Edgar Degas was born on July 19, 1834, in Paris France. His father was a banker and his mother an American from New Orleans. At age 11, Degas began going to school in the Lycee Louis- le-Grand and graduated in 1853 with a baccalaureate in literature. When he was 18, he turned his room into an artist's studio and started making copies in the Louvre. In 1855, he received admission to the Ecole des Beaux-Arts, where he studied drawing with Louis Lamothe learning the style of Ingres. About a year later, he traveled to Italy and would stay there for three years to paint copies of Michelangelo, Raphael, Titian, and other artists of the Renaissance. During this period that Degas studied and became accomplished in the techniques of high, academic, and classical art.
After staying in Italy for three years, Degas continued his education by copying paintings at the Louvre; he remain to be an enthusiastic copyist well into his 30s. His first piece of art that was exhibited, Second of War in the Middle Ages, attracted very little attention to people. Over the next five years he still exhibited his art at the Salon, but he stopped submitting his history paintings and his main piece: The Fallen Jockey (Salon of 1866). After the Franco-Prussian war, Degas went to New Orleans, Louisiana, to live with his brother and other relatives. He started producing paintings mostly depicting family members. One of his paintings, which depict a scene at The Cotton Exchange at New Orleans, gained popularity back in France and was his only work purchased by a museum (that of Pau) during his lifetime.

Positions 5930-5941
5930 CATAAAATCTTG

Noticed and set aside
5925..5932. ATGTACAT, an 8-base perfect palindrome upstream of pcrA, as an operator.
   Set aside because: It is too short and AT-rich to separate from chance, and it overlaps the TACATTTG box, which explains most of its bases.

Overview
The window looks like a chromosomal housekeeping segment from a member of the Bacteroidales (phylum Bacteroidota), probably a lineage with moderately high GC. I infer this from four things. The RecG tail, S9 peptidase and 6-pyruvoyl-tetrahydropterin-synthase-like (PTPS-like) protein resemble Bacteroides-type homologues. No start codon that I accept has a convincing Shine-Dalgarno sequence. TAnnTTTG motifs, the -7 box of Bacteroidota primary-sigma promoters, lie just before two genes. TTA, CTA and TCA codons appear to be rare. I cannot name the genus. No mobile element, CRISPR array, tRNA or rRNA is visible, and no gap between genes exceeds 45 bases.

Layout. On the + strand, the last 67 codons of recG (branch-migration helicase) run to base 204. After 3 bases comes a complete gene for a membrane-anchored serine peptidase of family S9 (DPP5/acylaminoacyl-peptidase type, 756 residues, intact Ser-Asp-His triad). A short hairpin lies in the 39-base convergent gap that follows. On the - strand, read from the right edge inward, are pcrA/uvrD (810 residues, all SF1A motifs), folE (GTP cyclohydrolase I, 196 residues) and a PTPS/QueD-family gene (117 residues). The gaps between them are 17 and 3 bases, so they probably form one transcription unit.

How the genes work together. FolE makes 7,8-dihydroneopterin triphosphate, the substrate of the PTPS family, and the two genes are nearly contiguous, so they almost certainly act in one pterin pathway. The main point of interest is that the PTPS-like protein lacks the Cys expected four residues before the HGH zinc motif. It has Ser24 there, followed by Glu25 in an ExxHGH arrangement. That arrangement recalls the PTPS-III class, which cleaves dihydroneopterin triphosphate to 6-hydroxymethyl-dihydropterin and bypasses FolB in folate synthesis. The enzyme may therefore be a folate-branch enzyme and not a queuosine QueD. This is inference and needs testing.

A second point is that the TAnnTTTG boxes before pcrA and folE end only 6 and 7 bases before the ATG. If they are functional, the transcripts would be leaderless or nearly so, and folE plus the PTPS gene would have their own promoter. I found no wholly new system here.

His artistic style is often considered as an Impressionist, but it is an insufficient description. Fredrick Hartt, an art historian, says, he "Never adopted the Impressionist color fleck," and he continually belittled their practice of painting in plain air. Degas has his own style, reflecting his deep respect for the old masters and great admiration for Jean Auguste, Dominique Ingres, and Eugene Delacroix. He also collected Japanese prints, which influenced his work. By the late 1860s, he went from initial forays into history painting to an original observation of contemporary life. Degas work was controversial, but was generally admired for its draftsmanship. Towards the end of his life Degas is now considered "one of the founders of impressionism". Most of his paintings are now on display in many museums.